Government, Tech Firms Invest £1bn Into British AI Industry

artifical intelligence, AI

Deal worth £1 billion from private sector and government to put UK at forefront of artificial intelligence industry

The British government and the private sector have both contributed to a £1 billion deal that seeks to place the UK at the head of the artificial intelligence industry.

The deal includes almost £300 million from more than 50 technology companies, and will be coupled with 1,000 new government funded AI PhDs to help drive the UK’s research expertise.

It comes after the European Commission last week called for a 20 billion euro (£17bn) investment in artificial intelligence across the European Union in order to catch up with Chinese and US research.


AI Deal

It also comes after a recent report by the House of Lords, which proposed a list of recommendations for the UK to become a global leader in AI innovation.

That report concluded that the UK is uniquely positioned to shape the development of artificial intelligence, but a code of ethics is needed so it benefits mankind.

Into this mix arrives the new AI deal that combines cash pledges from both the private sector and the government.

It was revealed last week by Business Secretary Greg Clark and Digital Secretary Matt Hancock.

It apparently includes more than £300 million of newly allocated government funding for AI research, and expands the commitment made by the government in its Industrial Strategy and its AI Grand Challenge.

The government is investing heavily in AI to help the UK “seize the £232 billion opportunity AI offers the UK economy by 2030.

The £1 billion AI deal includes a number of private sector investments, such as Japanese venture capital firm Global Brain opening its first European HQ in the UK and investing £35 million in UK deep-tech start-ups.

Other private sector developments include the University of Cambridge opening a new £10 million AI supercomputer and making its infrastructure available to businesses; Canadian venture capital firm Chrysalix, establishing a European HQ in the UK and use it to invest up to £110 million in AI and robotics; and the Alan Turing Institute and Rolls-Royce jointly-running AI-related research projects.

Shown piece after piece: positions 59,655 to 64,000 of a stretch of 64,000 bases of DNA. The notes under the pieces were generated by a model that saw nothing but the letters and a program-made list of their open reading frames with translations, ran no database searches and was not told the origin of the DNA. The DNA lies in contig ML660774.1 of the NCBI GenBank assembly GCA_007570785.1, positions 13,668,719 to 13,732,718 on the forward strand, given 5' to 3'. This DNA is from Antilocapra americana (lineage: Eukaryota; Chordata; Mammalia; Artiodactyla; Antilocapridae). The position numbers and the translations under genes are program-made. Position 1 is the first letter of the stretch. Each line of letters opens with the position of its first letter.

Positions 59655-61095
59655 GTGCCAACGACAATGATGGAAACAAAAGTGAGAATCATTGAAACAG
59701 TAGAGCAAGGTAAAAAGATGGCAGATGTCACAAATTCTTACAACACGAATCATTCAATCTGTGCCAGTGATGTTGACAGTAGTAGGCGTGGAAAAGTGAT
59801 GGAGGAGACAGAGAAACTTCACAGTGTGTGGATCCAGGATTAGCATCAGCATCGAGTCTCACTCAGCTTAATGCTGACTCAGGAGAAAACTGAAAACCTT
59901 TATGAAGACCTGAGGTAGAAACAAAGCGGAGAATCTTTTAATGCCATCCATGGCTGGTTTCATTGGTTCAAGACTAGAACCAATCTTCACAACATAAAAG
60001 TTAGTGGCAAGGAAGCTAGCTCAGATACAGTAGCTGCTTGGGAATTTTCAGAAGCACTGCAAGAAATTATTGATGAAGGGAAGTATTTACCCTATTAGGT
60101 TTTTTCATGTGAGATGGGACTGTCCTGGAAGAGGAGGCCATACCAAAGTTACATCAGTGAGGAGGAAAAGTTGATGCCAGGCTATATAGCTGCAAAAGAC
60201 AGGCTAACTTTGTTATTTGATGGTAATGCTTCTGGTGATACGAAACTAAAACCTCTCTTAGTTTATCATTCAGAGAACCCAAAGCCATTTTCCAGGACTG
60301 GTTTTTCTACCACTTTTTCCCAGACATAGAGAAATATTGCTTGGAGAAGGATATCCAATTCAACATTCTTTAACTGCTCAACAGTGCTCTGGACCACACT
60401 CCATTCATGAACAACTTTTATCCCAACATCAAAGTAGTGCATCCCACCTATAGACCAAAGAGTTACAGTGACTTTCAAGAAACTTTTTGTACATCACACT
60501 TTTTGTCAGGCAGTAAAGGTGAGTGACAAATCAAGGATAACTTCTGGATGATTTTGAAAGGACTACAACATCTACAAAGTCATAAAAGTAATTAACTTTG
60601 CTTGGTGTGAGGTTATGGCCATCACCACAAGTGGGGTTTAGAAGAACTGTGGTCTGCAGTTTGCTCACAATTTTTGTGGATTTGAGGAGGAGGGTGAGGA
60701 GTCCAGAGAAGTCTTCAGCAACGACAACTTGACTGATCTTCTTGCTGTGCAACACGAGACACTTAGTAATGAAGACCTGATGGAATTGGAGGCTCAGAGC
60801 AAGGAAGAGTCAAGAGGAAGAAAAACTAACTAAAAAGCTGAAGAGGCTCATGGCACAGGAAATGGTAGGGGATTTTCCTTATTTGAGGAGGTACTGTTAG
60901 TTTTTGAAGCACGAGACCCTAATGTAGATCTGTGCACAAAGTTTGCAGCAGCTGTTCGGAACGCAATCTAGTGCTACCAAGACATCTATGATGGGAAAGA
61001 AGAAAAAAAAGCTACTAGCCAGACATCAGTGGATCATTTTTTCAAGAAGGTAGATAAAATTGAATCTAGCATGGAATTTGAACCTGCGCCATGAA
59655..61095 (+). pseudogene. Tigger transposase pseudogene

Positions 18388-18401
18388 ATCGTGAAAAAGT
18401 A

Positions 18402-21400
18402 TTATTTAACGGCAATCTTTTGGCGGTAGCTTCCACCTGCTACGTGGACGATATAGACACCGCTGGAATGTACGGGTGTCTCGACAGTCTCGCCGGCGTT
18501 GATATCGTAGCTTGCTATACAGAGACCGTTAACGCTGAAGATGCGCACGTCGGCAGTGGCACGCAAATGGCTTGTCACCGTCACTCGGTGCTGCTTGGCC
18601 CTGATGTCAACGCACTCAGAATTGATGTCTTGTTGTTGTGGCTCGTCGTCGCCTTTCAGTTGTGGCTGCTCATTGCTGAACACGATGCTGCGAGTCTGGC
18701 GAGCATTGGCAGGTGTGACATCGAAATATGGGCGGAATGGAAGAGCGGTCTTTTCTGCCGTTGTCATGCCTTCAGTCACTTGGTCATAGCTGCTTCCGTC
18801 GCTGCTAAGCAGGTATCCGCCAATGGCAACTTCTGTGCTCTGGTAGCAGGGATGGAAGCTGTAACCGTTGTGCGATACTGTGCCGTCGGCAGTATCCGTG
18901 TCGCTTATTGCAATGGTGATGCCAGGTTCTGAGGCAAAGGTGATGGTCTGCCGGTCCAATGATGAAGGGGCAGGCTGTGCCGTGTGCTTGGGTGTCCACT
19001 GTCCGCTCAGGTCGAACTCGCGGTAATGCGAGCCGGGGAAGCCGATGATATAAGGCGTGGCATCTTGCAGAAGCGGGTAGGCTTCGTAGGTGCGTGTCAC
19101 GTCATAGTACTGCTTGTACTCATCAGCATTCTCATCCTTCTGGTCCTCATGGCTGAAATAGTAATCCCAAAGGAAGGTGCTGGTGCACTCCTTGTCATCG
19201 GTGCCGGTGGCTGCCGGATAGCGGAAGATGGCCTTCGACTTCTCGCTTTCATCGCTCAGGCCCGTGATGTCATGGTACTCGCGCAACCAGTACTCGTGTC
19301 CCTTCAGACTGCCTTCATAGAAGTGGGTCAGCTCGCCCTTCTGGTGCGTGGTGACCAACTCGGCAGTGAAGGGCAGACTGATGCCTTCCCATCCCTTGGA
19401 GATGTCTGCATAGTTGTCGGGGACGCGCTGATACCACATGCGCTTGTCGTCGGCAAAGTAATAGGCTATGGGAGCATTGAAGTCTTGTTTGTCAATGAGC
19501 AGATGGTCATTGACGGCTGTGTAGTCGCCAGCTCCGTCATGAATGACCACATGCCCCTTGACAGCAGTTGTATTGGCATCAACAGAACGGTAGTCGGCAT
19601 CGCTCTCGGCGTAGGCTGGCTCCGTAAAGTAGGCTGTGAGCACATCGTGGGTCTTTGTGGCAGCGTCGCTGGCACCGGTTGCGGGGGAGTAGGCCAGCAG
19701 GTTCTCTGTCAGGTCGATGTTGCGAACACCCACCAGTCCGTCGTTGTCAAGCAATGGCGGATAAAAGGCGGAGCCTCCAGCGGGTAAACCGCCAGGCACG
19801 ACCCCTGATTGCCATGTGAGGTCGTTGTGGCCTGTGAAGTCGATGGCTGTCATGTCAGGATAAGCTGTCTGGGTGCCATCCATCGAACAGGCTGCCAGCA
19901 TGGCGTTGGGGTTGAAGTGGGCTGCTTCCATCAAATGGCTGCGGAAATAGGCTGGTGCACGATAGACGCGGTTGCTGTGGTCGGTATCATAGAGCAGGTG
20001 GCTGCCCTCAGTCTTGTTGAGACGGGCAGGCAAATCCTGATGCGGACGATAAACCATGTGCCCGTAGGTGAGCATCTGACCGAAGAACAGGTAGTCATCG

“The UK must be at the forefront of emerging technologies, pushing boundaries and harnessing innovation to change people’s lives for the better,” explained Secretary of State for Digital, Culture, Media and Sport Matt Hancock

“Artificial Intelligence is at the centre of our plans to make the UK the best place in the world to start and grow a digital business,” he said. “We have a great track record and are home to some of the world’s biggest names in AI like Deepmind, Swiftkey and Babylon, but there is so much more we can do.”

“By boosting AI skills and data driven technologies we will make sure that we continue to build a Britain that is shaping the future,” he concluded.

Investment Areas

The government is hoping to turn the UK into an AI research hotspot, with investment in the high-level post-graduate skills.

This includes money for training for 8,000 specialist computer science teachers, 1,000 government-funded AI PhDs by 2025 and a commitment to develop a prestigious global Turing Fellowship programme to attract and retain the best research talent in AI to the UK.

This will make sure every secondary school has a fully qualified computer science GCSE teacher to give the next generation the skills they need to develop and capitalise on future technology.

Meanwhile the accountancy firm Sage have also committed to delivering an AI pilot programme for 150 young people across the UK.

Expert reaction

The deal has been broadly welcomed across the industry, with a number of experts offering their thoughts on the matter.

Matt Walmsley, EMEA Director at Vectra explained how the focus on and investing in AI is a positive move for both the UK and Europe.

“At the moment the main problem with AI is that it isn’t clearly understood,” said Walmsley. “Artificial Intelligence is here to stay, and will touch many parts of our working and private lives. It is yet to become truly autonomous in the workplace, but its deployment is already increasingly common in areas like decision support.”